On the facts connected with the execution and performance of the contract alone, a serious question exists whether service of process under section 543.19, one of the Minnesota long-arm statutes, could withstand the rigors of the due process clause. E.g., Iowa Electric Light & Power Co. v. Atlas Corp., 603 F.2d 1301 (8th Cir. 1979), cert. denied, 445 U.S. 911, 100 S.Ct. 1090, 63 L.Ed.2d 327 (1980). See also Thompson v. Ecological Science Corp., 421 F.2d 467 (8th Cir. 1970). In light of the other circumstances noted above and the trespass committed in Minnesota by Harold Morrow while acting on OvaTech's behalf, however, we conclude that the use of section 543.19 to obtain service on appellants did not violate federal due process requirements.
Loss of reputation.
The district court upheld an award of damages for loss of business reputation on the ground that they were foreseeable under the rule of Hadley v. Baxendale, 156 Eng.Rep. 145 (1854).18 On the record before us, we cannot sustain in full this portion of the damage award.
First, it is clear that the claim for loss of business reputation was based largely on loss of national reputation in the holstein breeding industry as a result of the cancellation of the two contracts that appellees had obtained with bull stud organizations. All of appellees' expert witnesses and Mrs. Pemberton testified that by obtaining a bull stud contract, a breeder obtained national exposure through advertisements placed by the stud organization in national holstein magazines. It is equally clear from the evidence that appellees had not yet acquired a reputation of national scope at the time they sustained their loss. Before 1980 the Pembertons had never sold a bull outside the State of Minnesota. Additionally, they had never obtained a bull stud contract before Linda's superovulation. The evidence showed only that appellees had a good local reputation as breeders of high quality cattle.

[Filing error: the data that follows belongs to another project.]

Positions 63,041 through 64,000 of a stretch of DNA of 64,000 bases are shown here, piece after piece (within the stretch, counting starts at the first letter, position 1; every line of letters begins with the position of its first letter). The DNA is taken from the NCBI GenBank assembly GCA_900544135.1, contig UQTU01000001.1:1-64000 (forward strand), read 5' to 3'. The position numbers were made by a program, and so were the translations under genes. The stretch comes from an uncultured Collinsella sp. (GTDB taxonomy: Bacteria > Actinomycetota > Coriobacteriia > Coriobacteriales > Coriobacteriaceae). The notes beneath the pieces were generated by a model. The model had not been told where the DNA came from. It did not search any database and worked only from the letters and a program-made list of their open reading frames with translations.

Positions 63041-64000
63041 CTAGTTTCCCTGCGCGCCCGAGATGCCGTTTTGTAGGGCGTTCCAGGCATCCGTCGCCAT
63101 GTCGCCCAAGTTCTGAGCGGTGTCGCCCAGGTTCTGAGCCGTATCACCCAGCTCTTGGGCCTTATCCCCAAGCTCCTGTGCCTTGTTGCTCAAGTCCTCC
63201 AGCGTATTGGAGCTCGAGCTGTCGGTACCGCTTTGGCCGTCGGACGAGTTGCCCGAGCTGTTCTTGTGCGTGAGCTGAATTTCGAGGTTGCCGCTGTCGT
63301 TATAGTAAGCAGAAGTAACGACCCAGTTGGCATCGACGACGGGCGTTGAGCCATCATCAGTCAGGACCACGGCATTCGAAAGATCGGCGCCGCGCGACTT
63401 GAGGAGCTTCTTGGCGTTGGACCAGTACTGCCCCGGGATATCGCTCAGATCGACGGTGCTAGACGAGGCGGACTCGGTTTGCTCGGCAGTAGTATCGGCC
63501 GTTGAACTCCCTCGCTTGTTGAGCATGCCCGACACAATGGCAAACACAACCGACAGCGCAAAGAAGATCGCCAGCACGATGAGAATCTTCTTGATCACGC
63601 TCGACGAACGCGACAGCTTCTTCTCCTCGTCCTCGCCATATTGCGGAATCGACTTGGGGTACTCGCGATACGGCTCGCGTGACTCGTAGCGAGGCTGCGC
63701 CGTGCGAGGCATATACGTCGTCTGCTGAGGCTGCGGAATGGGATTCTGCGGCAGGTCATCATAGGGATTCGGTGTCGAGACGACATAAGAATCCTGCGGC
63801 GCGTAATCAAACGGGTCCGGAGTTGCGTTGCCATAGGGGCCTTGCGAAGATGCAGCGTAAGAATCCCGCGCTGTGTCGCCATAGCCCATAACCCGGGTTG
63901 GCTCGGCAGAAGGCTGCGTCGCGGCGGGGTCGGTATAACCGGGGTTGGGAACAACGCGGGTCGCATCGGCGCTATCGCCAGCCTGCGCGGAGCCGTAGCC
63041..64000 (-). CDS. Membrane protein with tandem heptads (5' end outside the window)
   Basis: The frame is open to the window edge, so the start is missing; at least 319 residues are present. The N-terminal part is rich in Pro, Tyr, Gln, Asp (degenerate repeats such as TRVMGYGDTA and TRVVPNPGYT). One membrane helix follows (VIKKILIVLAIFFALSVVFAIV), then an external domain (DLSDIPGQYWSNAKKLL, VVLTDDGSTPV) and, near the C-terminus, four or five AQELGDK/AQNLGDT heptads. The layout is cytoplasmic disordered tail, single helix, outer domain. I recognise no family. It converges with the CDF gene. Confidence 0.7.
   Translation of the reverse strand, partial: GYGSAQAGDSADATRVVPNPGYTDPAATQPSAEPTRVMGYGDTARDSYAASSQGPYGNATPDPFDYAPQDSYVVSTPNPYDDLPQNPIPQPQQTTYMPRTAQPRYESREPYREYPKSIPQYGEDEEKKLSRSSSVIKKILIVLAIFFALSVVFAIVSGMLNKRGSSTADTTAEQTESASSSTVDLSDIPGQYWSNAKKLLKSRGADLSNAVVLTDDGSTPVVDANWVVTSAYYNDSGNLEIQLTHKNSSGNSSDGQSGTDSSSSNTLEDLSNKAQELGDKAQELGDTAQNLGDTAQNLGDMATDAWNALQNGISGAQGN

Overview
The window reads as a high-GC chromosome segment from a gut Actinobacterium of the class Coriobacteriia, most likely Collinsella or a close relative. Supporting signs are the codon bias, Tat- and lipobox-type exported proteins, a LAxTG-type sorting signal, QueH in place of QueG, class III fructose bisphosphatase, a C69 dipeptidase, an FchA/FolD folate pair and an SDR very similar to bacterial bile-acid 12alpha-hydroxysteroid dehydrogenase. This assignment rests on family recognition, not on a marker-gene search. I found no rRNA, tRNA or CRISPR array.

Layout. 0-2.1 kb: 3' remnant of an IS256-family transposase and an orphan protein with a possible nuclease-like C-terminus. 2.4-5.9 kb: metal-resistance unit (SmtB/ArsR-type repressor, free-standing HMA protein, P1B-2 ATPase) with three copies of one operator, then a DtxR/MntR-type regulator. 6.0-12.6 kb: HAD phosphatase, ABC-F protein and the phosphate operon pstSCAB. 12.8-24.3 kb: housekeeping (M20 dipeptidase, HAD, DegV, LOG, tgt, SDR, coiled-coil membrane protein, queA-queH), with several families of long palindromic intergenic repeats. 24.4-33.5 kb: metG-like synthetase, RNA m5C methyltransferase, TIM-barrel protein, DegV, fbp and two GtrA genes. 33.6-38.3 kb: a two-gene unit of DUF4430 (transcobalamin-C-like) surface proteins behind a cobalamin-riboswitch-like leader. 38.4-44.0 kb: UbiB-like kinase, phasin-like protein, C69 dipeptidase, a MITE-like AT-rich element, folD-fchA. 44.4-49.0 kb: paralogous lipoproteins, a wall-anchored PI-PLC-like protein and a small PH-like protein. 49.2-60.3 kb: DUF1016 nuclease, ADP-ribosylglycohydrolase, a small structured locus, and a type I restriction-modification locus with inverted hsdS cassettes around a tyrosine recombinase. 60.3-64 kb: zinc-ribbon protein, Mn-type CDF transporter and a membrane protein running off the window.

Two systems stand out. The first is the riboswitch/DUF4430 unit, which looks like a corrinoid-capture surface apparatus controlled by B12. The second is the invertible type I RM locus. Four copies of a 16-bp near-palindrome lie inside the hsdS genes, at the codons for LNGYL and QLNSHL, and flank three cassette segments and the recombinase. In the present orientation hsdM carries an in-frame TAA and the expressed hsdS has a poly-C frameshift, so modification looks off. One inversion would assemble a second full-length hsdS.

We note that there is a dearth of cases addressing the question whether damages are recoverable for the loss of a reputation that does not actually exist at the time the alleged injury occurs. Assuming that such recovery is allowable under the law of the state that the district court in a diversity case must apply,19 the evidence of injury here does not support the award.
To warrant damages, the evidence must demonstrate that the party seeking to recover has sustained some injury and must establish sufficient data from which the jury could estimate the amount. E.g., Plywood Oshkosh, Inc. v. Van's Realty & Construction of Appleton, Inc., 80 Wis.2d 26, 257 N.W.2d 847, 849 (1977). Although the claimant has the burden of proving to a reasonable certainty the fact and amount of his damage, he is not required to prove his loss with mathematical accuracy. E.g., Plywood Oshkosh, Inc., supra, 257 N.W.2d at 849. It is sufficient if the jury can estimate the damages with a reasonable degree of certainty. E.g., Reiman Associates, Inc. v. R/A Advertising, Inc., 102 Wis.2d 305, 306 N.W.2d 292, 302 (1981).